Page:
turn on, tune out … whatever (whenever?)

Today’s the big day for TV. Sort of.

February 17, 2009, was to be the day that television stations in the United States transitioned their broadcast signals from analog to digital, requiring either a set-top converter box for your old analog TV, a digital television, or cable/satellite reception (cable and satellite customers don’t have to worry with it unless they also use an antenna for picking up local signals). Although stations have been providing digital signals for some time, they’ve also been required to offer an analog signal so that consumers have time to catch up and tune in on their new digital TV sets or old converted sets. I blogged about this and its associated topics in Your Digital Future.

So why are we not totally tuning out analog today? You may recall that last month there was a flurry of articles about delaying the digital transition. That doesn’t mean that no TV stations will be transitioning today. Having to operate both an analog and a digital signal for four more months (yes, it’s expensive) is a budget buster for some and just doesn’t make good business sense for others, and they have been given the flexibility to go ahead with their plans. The FCC reports that of nearly 1800 full-power television stations in the United States, 641 stations (36 percent of all full-power stations) will have transitioned by the end of today. The rest will transition between March 14 and June 12.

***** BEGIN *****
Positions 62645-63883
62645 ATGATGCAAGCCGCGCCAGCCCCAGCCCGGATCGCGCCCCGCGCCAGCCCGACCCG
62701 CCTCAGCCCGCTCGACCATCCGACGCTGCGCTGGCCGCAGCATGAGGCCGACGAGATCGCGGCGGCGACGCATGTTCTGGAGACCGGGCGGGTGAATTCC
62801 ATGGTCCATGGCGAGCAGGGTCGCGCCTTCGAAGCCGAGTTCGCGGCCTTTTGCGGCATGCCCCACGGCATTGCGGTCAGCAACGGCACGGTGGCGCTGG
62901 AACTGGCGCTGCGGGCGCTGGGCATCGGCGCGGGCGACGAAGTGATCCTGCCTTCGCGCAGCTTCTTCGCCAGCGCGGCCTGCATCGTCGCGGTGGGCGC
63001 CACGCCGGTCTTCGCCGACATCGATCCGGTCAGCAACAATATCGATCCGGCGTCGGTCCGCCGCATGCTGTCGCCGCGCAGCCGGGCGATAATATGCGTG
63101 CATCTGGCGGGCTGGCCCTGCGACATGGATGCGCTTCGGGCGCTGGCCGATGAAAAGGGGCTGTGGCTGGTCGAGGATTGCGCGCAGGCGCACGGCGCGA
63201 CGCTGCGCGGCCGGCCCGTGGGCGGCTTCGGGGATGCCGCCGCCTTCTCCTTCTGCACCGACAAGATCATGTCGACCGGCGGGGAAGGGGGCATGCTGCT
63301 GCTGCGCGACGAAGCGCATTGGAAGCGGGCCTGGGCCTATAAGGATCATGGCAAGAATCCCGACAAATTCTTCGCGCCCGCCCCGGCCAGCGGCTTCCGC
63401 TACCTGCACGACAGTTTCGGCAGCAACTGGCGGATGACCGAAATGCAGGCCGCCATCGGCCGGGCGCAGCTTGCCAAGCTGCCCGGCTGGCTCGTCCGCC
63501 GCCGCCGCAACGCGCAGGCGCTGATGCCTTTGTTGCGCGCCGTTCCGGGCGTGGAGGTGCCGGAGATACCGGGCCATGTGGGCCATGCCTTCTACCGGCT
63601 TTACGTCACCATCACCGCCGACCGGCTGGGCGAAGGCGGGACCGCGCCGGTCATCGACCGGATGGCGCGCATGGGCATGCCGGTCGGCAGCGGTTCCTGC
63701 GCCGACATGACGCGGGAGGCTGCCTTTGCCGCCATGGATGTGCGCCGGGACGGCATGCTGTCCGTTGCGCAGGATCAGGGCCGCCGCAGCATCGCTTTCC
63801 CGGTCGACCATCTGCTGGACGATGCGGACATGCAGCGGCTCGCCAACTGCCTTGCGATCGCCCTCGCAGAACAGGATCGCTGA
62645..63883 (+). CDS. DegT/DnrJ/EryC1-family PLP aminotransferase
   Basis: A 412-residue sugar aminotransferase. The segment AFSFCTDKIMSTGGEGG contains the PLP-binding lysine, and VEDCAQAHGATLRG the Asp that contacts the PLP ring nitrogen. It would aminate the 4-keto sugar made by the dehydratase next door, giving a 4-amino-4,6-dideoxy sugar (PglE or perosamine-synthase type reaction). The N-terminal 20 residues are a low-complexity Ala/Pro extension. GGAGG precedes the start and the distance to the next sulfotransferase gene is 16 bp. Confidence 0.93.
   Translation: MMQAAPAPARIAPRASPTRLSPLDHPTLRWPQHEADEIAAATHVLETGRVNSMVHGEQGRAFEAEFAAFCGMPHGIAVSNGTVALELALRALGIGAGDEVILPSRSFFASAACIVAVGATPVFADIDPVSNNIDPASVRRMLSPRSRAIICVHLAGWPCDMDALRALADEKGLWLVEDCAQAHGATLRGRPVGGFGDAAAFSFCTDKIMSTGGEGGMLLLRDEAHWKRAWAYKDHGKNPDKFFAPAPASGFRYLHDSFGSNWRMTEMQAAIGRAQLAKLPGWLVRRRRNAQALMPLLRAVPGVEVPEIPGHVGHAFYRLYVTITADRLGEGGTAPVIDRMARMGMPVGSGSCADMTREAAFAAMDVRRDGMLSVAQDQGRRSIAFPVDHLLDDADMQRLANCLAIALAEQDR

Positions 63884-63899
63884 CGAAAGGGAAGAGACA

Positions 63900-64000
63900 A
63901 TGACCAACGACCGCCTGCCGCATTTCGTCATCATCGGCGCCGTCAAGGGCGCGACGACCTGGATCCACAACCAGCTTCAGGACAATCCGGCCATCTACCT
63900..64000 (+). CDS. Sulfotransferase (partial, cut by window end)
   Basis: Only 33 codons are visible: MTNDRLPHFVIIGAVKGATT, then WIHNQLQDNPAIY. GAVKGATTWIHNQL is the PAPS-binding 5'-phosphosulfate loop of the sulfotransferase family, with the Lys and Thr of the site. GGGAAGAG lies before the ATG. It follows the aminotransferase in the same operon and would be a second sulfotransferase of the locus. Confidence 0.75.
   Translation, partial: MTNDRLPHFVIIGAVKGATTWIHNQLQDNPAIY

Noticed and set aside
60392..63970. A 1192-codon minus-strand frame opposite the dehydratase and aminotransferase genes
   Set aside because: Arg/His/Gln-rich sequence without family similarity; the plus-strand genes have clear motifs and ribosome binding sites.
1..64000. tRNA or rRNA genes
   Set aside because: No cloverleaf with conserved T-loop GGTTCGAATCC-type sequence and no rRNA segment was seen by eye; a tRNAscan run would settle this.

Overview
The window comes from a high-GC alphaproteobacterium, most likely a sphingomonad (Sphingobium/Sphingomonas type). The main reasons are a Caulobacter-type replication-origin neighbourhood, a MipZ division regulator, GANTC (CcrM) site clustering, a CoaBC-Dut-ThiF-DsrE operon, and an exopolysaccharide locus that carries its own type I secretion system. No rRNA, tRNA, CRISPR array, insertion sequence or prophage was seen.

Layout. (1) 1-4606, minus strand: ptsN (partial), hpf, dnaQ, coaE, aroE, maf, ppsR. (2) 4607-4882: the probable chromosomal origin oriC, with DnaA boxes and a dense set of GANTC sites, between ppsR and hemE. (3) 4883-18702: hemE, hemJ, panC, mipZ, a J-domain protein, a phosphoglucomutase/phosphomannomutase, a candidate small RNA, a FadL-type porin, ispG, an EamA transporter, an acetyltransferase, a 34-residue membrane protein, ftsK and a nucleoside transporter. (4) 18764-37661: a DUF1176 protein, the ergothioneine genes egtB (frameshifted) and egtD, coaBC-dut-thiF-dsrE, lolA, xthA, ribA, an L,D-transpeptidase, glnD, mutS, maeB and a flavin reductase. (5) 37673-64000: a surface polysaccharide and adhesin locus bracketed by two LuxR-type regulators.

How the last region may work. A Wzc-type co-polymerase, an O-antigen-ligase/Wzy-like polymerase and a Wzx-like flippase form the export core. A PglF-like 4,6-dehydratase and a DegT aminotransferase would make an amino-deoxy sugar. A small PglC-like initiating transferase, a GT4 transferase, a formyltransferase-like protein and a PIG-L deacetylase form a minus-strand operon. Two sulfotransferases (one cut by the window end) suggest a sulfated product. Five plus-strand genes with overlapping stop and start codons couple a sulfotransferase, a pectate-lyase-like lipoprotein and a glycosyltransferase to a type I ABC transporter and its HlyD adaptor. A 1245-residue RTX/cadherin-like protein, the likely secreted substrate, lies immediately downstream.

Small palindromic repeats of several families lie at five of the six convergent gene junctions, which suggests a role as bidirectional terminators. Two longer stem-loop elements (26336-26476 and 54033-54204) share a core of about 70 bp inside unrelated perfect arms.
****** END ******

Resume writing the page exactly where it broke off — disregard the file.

What does that mean locally? It looks like all but one station will delay in Lexington (this article from Kentucky.com provides transition dates for local stations). Another good source for uncovering what signals you have available is TV Fool. There’s also an FM Fool, by the way.

If you are still confused about the analog-to-digital conversion and how that does or does not affect your television set, visit one or more of these web pages:


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